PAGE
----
Hiring is entering a relationship, hopefully a long term one. I’ve seen designers apply for jobs for which they’re overqualified because they’re out of work, and it’s clear our team would just be a pit stop on the way to something else. People on both sides of the hiring process need to take stock of what they want and make sure it’s a good fit for everyone involved. Sometimes when designers describe the job they want, and I know it’s not the job I’m hiring for, it may mean saying no to a great candidate.
Your personality isn’t a match for the team
Also known as the no assh*le rule. The team leader is the chef and every person they add to their team is a different ingredient. New hires need to be considered in the context of everyone else on the team and how change will impact them. Good hiring is about diversity of experiences, personalities, viewpoints and backgrounds—not everyone is right for every team.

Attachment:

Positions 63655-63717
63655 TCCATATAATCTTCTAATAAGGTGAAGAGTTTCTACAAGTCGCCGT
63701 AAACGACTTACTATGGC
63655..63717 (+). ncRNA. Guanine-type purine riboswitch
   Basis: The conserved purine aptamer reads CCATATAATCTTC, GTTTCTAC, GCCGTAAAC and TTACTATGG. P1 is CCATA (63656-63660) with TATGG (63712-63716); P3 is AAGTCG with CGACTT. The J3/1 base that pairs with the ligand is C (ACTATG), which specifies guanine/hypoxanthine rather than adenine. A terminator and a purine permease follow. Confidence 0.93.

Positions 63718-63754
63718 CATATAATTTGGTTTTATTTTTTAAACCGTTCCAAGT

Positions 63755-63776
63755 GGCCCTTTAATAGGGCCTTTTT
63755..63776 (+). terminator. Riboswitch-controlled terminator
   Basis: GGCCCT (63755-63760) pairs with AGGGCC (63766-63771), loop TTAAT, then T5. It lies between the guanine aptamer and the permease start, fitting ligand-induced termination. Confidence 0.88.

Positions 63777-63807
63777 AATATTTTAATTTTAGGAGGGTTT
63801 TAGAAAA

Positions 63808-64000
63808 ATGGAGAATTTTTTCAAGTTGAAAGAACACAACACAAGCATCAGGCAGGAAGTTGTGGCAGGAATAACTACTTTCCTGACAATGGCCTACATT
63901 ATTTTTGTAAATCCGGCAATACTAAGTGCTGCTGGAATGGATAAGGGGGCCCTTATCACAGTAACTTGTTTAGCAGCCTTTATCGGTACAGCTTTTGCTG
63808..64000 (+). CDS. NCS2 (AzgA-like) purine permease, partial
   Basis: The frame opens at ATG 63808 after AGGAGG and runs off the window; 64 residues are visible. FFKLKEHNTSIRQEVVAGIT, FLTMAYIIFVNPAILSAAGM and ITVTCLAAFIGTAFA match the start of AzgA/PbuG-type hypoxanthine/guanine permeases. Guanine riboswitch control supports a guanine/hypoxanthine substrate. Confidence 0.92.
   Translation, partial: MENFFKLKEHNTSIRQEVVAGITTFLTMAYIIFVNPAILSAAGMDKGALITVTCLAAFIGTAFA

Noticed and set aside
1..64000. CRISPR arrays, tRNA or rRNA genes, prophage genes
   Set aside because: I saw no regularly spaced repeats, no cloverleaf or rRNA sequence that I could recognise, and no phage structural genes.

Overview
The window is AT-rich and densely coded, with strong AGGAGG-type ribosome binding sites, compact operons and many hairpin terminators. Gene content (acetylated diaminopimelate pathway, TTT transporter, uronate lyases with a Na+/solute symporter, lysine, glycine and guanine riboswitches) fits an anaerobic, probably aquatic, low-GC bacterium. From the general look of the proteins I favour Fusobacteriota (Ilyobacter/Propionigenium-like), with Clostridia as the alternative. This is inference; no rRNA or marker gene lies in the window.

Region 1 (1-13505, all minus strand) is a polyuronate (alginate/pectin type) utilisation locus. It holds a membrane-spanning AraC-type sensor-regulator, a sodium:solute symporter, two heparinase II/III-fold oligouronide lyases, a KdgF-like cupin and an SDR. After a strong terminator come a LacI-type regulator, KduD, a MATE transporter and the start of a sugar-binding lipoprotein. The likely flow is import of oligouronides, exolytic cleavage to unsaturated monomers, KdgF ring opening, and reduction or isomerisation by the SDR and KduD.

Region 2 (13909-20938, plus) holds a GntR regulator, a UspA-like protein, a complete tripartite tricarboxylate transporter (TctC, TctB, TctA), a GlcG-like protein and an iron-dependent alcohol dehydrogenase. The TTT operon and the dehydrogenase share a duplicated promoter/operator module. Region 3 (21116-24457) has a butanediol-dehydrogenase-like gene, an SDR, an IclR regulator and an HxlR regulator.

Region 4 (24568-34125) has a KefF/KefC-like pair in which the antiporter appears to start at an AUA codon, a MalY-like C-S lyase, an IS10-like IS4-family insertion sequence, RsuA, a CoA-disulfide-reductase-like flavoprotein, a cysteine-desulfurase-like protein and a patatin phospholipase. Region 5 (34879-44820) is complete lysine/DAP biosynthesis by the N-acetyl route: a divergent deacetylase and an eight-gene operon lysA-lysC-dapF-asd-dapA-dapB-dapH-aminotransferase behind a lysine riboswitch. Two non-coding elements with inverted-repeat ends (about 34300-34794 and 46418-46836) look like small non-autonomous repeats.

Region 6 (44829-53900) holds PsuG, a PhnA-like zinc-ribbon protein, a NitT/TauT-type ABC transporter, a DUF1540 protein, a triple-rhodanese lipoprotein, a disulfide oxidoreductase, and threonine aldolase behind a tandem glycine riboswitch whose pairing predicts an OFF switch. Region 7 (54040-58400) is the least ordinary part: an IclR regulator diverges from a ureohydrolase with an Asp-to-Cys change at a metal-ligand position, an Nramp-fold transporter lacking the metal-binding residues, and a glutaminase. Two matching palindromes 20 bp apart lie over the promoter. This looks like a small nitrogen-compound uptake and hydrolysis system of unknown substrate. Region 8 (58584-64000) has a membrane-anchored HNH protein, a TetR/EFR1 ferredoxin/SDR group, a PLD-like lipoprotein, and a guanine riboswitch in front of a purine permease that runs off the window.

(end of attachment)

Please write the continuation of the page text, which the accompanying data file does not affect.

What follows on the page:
You never had a shot
This can be a tough realization, but sometimes you simply were not in contention from the start. Sometimes an offer has already been extended to another candidate, but not yet accepted. Many large companies require jobs to be posted publicly even if they already know who they want to hire. Sometimes the hiring manager forgets to take down a post and it stays up indefinitely. Several times in my career, the job I’m hiring for has gone away (budget cuts can claim an open job, or the needs of the team change and the search gets rebooted), no one gets the gig, and silence can appear like rejection.